Anatomic and functional imaging of metastatic carcinoid tumors.
Scarsbrook AF., Ganeshan A., Statham J., Thakker RV., Weaver A., Talbot D., Boardman P., Bradley KM., Gleeson FV., Phillips RR.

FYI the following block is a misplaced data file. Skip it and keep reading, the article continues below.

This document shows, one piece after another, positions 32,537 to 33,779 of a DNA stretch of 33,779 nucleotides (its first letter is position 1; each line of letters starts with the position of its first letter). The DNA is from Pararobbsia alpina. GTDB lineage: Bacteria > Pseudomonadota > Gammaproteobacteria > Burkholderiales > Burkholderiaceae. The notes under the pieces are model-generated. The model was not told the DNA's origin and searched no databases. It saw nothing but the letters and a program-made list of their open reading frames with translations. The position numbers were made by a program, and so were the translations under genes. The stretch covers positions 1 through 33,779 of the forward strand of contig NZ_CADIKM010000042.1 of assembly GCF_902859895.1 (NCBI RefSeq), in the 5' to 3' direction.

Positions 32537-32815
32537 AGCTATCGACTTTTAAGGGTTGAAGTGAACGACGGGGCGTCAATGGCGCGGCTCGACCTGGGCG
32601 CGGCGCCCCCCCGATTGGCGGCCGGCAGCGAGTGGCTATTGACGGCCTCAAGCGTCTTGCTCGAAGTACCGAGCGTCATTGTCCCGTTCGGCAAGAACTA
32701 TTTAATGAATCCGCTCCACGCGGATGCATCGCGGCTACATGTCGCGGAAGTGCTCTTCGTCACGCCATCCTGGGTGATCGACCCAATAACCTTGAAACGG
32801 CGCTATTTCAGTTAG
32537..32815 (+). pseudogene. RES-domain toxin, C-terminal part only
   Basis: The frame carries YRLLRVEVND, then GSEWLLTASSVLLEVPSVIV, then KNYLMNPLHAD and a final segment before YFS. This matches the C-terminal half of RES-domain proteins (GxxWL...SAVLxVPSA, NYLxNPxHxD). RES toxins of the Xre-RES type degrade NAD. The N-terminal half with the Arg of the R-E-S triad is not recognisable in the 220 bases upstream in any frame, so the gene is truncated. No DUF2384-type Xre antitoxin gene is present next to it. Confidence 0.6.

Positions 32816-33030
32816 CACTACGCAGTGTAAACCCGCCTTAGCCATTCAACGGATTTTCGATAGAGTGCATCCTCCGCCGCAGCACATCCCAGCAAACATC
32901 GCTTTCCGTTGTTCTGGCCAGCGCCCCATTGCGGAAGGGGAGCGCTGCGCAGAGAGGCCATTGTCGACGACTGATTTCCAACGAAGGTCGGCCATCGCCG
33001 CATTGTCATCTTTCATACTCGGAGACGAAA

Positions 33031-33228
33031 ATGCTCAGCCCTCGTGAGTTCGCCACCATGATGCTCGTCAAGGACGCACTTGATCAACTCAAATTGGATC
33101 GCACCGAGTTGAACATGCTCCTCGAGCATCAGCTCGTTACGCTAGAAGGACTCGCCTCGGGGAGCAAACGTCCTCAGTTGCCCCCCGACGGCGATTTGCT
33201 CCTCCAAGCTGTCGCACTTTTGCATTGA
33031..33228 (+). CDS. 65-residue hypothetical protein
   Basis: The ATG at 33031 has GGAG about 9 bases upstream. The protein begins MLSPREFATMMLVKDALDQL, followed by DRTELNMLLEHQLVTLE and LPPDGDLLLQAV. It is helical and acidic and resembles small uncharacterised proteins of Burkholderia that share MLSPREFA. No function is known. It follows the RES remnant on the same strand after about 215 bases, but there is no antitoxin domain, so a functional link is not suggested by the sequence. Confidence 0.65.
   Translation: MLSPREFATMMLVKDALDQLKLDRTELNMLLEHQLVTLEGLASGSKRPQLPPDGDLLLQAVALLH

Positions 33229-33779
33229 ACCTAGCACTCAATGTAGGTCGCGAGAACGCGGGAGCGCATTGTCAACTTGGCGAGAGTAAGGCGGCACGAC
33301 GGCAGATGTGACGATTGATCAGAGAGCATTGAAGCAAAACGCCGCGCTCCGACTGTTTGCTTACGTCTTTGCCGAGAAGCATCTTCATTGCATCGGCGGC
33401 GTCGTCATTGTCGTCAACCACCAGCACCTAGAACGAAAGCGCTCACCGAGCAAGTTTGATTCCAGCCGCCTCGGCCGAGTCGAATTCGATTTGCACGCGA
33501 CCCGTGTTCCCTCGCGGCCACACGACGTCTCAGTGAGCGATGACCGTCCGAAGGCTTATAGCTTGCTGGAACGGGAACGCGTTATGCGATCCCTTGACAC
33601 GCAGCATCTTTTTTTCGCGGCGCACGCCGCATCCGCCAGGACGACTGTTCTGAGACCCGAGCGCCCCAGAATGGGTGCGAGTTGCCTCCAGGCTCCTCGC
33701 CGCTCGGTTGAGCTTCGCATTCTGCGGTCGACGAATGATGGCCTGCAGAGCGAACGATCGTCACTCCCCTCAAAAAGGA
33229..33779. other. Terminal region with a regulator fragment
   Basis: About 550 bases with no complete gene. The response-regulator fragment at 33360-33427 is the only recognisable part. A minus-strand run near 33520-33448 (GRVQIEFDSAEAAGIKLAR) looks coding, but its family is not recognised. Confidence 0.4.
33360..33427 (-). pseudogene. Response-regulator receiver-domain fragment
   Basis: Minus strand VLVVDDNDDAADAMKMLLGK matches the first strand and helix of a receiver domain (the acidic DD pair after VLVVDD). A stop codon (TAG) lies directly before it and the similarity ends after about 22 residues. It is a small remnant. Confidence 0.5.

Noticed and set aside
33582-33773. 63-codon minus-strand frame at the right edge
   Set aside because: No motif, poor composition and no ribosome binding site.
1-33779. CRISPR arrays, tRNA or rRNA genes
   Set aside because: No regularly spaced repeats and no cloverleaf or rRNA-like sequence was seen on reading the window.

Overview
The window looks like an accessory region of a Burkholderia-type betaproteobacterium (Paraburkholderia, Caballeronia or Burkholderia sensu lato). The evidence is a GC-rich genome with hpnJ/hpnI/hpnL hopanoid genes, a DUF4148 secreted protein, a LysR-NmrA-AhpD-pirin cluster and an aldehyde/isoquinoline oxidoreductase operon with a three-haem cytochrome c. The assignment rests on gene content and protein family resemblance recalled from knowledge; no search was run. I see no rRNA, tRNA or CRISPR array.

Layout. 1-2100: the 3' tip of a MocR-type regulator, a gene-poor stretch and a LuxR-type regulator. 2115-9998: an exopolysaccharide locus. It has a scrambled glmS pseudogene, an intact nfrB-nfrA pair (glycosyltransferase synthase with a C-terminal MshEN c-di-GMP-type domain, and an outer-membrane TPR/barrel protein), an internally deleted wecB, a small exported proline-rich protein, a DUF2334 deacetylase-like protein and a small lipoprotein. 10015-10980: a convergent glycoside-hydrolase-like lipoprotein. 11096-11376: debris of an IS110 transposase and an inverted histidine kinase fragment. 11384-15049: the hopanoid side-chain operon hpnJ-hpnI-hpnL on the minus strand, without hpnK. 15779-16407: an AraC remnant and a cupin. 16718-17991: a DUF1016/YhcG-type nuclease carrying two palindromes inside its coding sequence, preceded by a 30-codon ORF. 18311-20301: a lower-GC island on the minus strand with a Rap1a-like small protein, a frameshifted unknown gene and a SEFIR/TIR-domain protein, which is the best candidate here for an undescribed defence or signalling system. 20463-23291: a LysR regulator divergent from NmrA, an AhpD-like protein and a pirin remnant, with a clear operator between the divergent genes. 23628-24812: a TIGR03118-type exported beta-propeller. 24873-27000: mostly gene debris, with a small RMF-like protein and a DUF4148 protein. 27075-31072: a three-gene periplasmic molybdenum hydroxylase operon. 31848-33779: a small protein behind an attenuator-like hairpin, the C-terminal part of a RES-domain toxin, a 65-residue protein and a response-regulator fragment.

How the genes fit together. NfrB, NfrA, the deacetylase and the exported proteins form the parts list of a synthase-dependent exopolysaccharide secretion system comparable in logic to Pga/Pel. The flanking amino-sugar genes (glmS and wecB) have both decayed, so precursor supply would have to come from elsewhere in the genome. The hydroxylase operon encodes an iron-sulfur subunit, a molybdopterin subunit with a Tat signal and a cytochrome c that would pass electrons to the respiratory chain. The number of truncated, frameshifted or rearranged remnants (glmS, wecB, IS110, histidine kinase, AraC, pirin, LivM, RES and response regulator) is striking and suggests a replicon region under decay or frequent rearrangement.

Carcinoid tumors are a fascinating group of neuroendocrine neoplasms that develop either sporadically or as part of an inheritable syndrome. Many tumors arise in the bronchopulmonary or gastrointestinal tract, but a neuroendocrine tumor can arise in almost any organ. The tumors have varied malignant potential depending on the site of their origin, and the clinical manifestations often are nonspecific. Metastases may be present at the time of diagnosis, which often occurs at a late stage of the disease. Imaging plays a pivotal role in the localization and staging of neuroendocrine tumors and in monitoring the treatment response. Imaging is often challenging, and a combination of anatomic and functional techniques is usually required, depending on the tumor type and location. Techniques include ultrasonography, barium studies, endoscopy, computed tomography, magnetic resonance imaging, somatostatin receptor scintigraphy, iobenguane scintigraphy, and, in select cases, positron emission tomography. Coregistration of structural and functional images is often of incremental value for accurate localization of the primary tumor and any meta-static disease. Radiologists must understand the contribution of each imaging modality in the assessment of different neuroendocrine tumors. In addition, knowledge of the optimal technique for each radiologic and radionuclide imaging examination is essential. Familiarity with the protean imaging appearances of both primary and metastatic disease is essential for accurate staging, treatment monitoring, and surveillance. Finally, an understanding of the wide variety of treatment options for patients with carcinoid tumors is vital for optimal management.